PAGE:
The "Earl" video caused a lot of people to panic, and the story goes that one of those people was Earl's mother. Soon after Tyler, the Creator's "Yonkers" video brought OF to mainstream success, the crew's young MVP mysteriously disappeared. Though details are hazy, it's understood Sweatshirt's mother sent the rapper to a therapeutic retreat school in Somoa, where he was to remain until he graduated at 18. While he was busy reading about Malcolm X and learning to dive in the South Pacific, his buddies in L.A. blew up fast. OFWGKTA made headlines across the world and carved their own niche into a transitioning hip-hop scene, all the while screaming the rally cry "Free Earl." Details remained purposefully hazy concerning Earl's absence. Nothing was heard from the fan fave, and the crew released its OF Tape Vol. 2 compilation without any appearance from Sweatshirt besides a single verse on the ten-minute collaborative track "Oldie." Fans were hungry for more.
"Aaand I'm back. Bye."
In February of 2012, the silence finally broke. A YouTube video — a teasing clip of new Earl material — demanded 50,000 followers on his Twitter account for more Earl. Only then would fans be treated to the full release. It took all of three hours. "Home" was released, a jazzy return triumphant with thick, molasses-like licks of seamless word magic. The track was a quick minute and a half, ending with a simple "aaand, I'm back. Bye." In that little taste, the artist showed maturity and growth, a fact bolstered by following features on tracks with Flying Lotus, Mac Miller, and other OF members.
"Been back a week and I already feel like calling it quits."
But it would still be another year before the release of Doris, Earl's second full-length release, and the hype built up heavy in the meanwhile. In the end, fans were treated to a 15-track journey through dark corners of a troubled creative mind. Though songs like "Woah" and "Sasquatch" offer moments of adolescent trouble-making à la Earl, the majority of the album explores themes of insecurity, the hardship of adjusting to sudden fame, and a struggle to match perceived professional success with personal backstepping. The lead single, "Chum," was a harrowing self-portrait that took Earl fans by surprise, offering a more intimate and vulnerable look at a young man thrust from mysterious darkness into an international spotlight. Onstage, Sweatshirt took on a self-deprecating character, often teasing crowds that they didn't want to hear his music and didn't really like him, a clear misread of packed houses for effect.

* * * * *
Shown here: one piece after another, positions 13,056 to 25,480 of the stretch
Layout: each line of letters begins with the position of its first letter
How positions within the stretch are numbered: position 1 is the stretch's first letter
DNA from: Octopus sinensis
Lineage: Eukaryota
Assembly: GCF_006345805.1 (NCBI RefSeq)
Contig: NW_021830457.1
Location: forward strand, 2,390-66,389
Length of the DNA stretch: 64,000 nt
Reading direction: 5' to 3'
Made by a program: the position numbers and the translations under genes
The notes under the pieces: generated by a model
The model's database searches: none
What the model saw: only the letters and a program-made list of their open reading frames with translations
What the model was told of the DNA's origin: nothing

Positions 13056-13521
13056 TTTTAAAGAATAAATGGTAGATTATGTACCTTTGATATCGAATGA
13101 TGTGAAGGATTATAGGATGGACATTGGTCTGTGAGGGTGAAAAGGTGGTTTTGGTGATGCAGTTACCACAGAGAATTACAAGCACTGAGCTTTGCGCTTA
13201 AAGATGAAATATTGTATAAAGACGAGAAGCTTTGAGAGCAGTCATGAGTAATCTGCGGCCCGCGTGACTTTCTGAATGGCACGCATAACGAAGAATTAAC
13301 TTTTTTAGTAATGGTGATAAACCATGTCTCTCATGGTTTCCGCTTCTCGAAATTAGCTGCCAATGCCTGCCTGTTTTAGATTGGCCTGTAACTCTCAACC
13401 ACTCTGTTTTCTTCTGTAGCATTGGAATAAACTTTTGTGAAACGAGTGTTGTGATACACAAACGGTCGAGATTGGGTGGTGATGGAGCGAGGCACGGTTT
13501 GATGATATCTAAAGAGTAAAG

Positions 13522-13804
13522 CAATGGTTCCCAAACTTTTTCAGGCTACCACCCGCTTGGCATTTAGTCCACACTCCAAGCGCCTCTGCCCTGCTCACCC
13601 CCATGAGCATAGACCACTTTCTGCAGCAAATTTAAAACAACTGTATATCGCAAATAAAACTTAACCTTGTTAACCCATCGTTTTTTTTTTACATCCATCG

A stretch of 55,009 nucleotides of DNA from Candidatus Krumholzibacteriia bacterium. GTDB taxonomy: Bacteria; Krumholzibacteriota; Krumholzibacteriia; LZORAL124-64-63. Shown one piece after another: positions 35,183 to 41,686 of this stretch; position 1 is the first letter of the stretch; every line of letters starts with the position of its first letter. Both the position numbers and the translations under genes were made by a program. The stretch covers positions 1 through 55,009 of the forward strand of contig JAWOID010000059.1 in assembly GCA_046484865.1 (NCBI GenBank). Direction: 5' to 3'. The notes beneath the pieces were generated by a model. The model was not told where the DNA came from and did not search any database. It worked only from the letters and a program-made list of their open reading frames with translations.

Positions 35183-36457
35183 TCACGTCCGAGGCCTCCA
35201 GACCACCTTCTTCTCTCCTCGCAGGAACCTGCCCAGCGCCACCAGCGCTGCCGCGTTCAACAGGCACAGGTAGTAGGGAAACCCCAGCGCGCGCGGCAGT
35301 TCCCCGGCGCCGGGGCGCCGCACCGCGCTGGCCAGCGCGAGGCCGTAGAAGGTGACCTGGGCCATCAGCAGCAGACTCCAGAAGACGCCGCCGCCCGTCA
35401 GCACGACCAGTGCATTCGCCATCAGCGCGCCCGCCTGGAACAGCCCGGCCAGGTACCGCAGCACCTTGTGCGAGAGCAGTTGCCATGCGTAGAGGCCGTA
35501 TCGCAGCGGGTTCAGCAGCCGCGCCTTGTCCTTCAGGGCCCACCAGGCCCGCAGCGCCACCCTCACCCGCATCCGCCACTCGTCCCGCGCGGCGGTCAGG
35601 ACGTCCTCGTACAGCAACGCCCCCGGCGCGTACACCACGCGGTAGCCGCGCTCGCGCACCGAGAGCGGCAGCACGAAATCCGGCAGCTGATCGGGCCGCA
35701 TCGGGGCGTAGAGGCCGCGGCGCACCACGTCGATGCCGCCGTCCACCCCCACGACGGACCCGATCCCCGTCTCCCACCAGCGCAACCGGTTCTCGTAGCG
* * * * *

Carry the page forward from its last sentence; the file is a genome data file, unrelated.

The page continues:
"I anticipate a loss of fans... I also anticipate gaining some."
Sweatshirt changed things up heavy between mixtapes, and given the years and life experience, it shouldn't have been shocking. While many old fans may have been disappointed, hip-hop giants from RZA to Pharrell to Eminem were fast to hop on the train. The latter just had Tyler and Earl open for his European tour. Is it coincidence that Lamar's famous kill-'em-all verse on "Control" names Tyler but not the unstoppable Sweatshirt?
Whether every mainstream rap fan recognizes the emerging talent, every skillful, progressive-minded rapper in the game has an eye glued on Earl's next move. Everything about him, from his use of jazzy beats to his personal honesty, his nasty wordplay, and his mind-warping, buttery delivery separate him from his peers.
His next album is reportedly in production, hyped by a new track debuted in NYC back in February. Now that he's had time to adjust, tour the world, and exorcise demons, what style and theses will Earl tackle next? Perhaps Saturday's show at Revolution will offer insight into the dark hailstorm that is Earl's eminent reign.